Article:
what are the disadvantages of a case control study ?
 ~can not directly measure risk~rare exposures~recall exposure information(hard for px to remember what happened)~selection bias 
The odds that a case is exposed divided by the odds that a control is exposed
 Odds ratio case control 
 To estimate relative risk with an odds ratio what are the two assumptions that must be fullfilled: 
 1. The frequency of disease in the population must be small (annual incidence <1/100)2. case control must be well designed 
what is the most likely thing to cause microbial keratitis?
~extended use of soft contact lenses
The prediction of the future course of the disease following its onset
studies of prognosis are similar to cohort studies except?
 ~begin with ppl who have a similar disease or prognostic factor~use prognostic factors~outcomes are death or disability etc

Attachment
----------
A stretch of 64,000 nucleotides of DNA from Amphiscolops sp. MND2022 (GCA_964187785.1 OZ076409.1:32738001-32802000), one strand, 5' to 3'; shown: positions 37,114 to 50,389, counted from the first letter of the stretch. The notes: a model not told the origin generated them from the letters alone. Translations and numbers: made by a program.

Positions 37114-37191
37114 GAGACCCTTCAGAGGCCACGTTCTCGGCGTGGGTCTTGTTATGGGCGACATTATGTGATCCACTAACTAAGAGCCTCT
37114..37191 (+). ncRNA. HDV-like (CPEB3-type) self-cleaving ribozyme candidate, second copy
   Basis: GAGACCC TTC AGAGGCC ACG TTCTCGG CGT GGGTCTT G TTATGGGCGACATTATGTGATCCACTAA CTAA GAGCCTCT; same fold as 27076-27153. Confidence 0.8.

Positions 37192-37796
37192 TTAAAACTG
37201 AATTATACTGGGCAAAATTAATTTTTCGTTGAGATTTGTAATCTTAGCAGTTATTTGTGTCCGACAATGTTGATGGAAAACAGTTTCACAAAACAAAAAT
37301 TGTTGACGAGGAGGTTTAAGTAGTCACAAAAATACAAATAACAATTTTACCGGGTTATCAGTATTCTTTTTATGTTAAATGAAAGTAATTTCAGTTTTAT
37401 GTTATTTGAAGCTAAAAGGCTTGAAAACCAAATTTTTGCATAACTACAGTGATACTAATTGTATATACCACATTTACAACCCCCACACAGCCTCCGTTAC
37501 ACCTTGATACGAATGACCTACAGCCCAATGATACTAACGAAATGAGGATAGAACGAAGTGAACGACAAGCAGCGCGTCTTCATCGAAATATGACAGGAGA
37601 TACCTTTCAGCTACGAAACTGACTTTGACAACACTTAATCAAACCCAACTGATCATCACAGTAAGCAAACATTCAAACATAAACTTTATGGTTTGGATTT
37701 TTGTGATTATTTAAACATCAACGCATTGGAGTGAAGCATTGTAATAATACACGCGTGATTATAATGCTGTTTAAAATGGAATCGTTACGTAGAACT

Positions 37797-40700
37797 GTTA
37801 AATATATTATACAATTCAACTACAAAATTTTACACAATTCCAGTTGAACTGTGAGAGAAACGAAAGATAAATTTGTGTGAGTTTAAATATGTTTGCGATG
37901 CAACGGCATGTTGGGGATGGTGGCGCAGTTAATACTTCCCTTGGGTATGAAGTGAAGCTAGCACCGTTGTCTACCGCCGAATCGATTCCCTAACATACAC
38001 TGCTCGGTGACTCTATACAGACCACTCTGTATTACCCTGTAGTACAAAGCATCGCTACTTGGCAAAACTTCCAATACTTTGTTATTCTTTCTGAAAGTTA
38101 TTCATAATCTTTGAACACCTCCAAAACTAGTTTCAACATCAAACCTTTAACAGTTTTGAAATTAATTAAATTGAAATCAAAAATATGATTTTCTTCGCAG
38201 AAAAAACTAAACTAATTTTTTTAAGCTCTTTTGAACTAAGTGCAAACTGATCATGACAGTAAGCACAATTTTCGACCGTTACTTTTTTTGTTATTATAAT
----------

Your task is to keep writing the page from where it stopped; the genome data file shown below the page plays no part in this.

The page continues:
What is the sequence of natural history of disease?
 ~stage of susceptibility (Have risk factors)~presymptomatic stage of disease(no signs or sxs)~stage of clinical disease (recognizable signs or sxs)~stage of disability (any limitations on persons ability) 
what are the rates used to describe prognosis?
 ~ case fatality~disease specific mortality~5 year survival rate 
 percent of patients surviving 5 years fromsome point in the course of their disease 
5 year survival rate 
 percentage of patients with the disease who die from it.example: 30 people developed SARS 26 died from it. 
~case fatality
number of people per 10,000 (100,000) population dying of a certain disease